Indian diplomat Devyani Khobragade was on Friday indicted by a United States jury on charges of visa fraud and making false statement even as she headed back to India after being accorded full diplomatic immunity.
Khobragade was granted the immunity on January 8 under the India-US Headquarters agreement.
"Devyani Khobragade given G1 visa by #USA according her full diplomatic immunity. #India transfers her back. She is now flying home (sic)," Syed Akbaruddin, ministry of external affairs spokesperson, posted on Twitter.
"Devyani Khobragade given G1 visa with full diplomatic immunity on 8 Jan2014," he wrote.
"The charges against me are false and baseless. I look forward to proving them wrong," Khobragade told PTI as she boarded the plane back to India.
She also affirmed her determination to ensure that this episode does not leave a lasting imprint on her family, in particular her children who are still in the US.
When the US finally granted Khobragade diplomatic immunity for her transfer to the United Nations it asked India to waive it on January 9 so that she could be prosecuted.
"The request to accredit was accepted," said a US government source, adding, "it would be almost without precedent to deny such a request except in the event of national security risks including espionage."
The US then asked India to waive her immunity so her prosecution in the case could proceed.
Read: Charges against me are 'false and baseless', says Devyani Khobragade
"US requested a waiver of immunity, India denied," said a government source, adding, "US requested her departure."
"The charges remain in place."
That’s what Manhattan US attorney Preet Bharara told a New York court earlier in the day.
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Bharara said in a letter to district judge Shira Scheindlin that the 39-year-old diplomat will have to face trial, if she returns to the US without diplomatic immunity,
Bharara said the grand jury has indicted the diplomat on two counts of visa fraud and making false statements in connection with the visa application of her domestic help Sangeeta Richard.
"We understand that the defendant was very recently accorded diplomatic immunity status and that she departed the United States today," said Bharara.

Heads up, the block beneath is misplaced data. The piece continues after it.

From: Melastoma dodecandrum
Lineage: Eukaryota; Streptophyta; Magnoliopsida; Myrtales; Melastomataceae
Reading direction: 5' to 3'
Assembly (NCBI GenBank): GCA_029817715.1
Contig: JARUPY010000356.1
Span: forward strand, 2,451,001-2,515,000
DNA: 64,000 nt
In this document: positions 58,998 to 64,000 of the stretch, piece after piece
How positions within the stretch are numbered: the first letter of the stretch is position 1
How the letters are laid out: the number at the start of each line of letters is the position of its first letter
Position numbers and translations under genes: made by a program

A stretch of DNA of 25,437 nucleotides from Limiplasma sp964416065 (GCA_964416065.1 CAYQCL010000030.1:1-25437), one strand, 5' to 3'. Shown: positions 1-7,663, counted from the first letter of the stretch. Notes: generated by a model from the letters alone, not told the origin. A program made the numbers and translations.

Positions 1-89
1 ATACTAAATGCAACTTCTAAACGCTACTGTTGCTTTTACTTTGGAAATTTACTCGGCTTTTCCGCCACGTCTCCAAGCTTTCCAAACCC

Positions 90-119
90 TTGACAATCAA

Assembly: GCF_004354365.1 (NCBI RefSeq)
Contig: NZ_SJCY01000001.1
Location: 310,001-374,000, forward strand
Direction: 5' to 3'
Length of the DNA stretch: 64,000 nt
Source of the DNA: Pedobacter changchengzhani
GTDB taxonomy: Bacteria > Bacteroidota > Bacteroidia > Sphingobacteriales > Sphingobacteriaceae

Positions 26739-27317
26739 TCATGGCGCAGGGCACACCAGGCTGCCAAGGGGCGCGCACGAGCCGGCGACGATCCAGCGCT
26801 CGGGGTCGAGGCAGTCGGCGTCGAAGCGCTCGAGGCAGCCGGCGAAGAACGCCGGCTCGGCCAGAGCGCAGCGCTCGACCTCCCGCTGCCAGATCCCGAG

"Therefore, the charges will remain pending until such time as she can be brought to court to face the charges, either through a waiver of immunity or the defendant’s return to the United States in a non-immune status."
"We will alert the court promptly if we learn that the defendant returns to the United States in a non-immune capacity, at which time the government will proceed to prosecute this case and prove the charges in the Indictment," he added.
Khobragade had indeed been granted immunity, but the Indian-born US attorney, knowingly or unknowingly, skipped the part about the US asking India to waive it, and which it refused.
Read: Happy at Devyani’s return, her father thanks govt, media and public
Bharara’s office issued a correction later, setting the record straight, but only partly.
His spokesman said a statement the US attorney’s office had been "advised by the state department that, pursuant to their request, Devyani Khobragade was to have left the United States this afternoon".
And then he quoted her lawyer Daniel Arshack to say she had not left the country yet, as earlier stated and conveyed to the court and the media.
This should hopefully bring an end to a crisis in relations between India and the US starting December 12, when Khobragade was arrested in New York, and strip-searched.
A 1999-batch IFS officer, Khobragade, was arrested on charges of making false declarations in a visa application for her housekeeper, Sangeeta Richard. She was released on a $250,000 bond.
She was arrested by the US state department’s bureau of diplomatic security.
Dec 12: Devyani arrested in US for visa fraud
She was charged with paying Richard less than she had promised during the visa process, according to US laws.
At the time of arrest, Khobragade had limited immunity, covering only her actions in line of her duties as a consular officer with the Indian consulate in New York.
Her consular immunity, US government argued at the time of her arrest, did not protect her from local laws.
The Indian government immediately transferred her to its Permanent Mission to the UN, whose staff have full diplomatic immunity from local laws.
A critical part the transfer process was the US, which as the host nation of the UN, grants the relevant G-1 visa which was applied on Khobragade’s behalf on December 20.
There was no indication till Bharara’s note that Khobragade had indeed been granted a visa - the state department spokesperson had said on Wednesday there was no progress.
India had been cranking up pressure on the US through retaliatory actions, canceling energy dialogue most recently.
Dec 17: India curtails 'privileges' accorded to US diplomats
New Delhi had also withdrawn all privileges from US diplomats posted in India and removed security barriers from outside its embassy in New Delhi.
As India ratcheted up the pressure, US secretary of state John Kerry called national security adviser Shivshankar Menon to express regret, which India said will not suffice.
Dec 18: Kerry calls Menon, expresses regret over Devyani's arrest
New Delhi, and Khobragade, also wanted the case against her dropped, which the US government refused to do but initiated plea bargain talks with her.
With the indictment deadline of January 13 (30 days from arrest) looming, a sense of urgency and panic had gripped India with no sign of her G-1 visa, and its promise of full immunity.
(With inputs from PTI)
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